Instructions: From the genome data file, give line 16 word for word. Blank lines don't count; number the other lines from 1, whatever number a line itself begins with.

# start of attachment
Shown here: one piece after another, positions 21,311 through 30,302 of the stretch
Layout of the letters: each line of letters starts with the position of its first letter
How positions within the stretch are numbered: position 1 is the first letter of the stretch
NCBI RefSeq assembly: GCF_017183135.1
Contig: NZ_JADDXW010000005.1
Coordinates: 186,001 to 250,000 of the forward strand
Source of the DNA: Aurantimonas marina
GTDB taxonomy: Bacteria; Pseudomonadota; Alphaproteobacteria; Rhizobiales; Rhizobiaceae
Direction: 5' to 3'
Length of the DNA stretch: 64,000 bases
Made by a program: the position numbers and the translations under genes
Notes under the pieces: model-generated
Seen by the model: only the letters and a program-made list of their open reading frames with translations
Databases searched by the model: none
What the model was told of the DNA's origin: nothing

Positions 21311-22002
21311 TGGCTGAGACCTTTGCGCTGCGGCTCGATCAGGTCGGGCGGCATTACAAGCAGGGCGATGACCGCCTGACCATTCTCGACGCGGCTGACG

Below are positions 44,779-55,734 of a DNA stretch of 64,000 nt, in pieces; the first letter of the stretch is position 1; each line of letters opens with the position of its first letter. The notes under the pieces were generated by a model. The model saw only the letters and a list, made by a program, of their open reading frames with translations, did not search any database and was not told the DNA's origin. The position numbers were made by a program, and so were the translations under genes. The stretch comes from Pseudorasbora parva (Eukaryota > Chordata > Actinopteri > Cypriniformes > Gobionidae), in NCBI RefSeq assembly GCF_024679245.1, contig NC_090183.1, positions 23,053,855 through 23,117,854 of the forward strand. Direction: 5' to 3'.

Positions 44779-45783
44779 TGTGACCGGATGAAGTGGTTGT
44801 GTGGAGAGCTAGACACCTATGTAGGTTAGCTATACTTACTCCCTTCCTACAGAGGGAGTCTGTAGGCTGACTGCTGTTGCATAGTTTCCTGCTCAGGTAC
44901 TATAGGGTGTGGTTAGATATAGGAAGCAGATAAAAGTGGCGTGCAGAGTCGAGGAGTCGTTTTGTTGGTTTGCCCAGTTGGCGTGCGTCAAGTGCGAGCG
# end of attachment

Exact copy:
Positions 21311-22002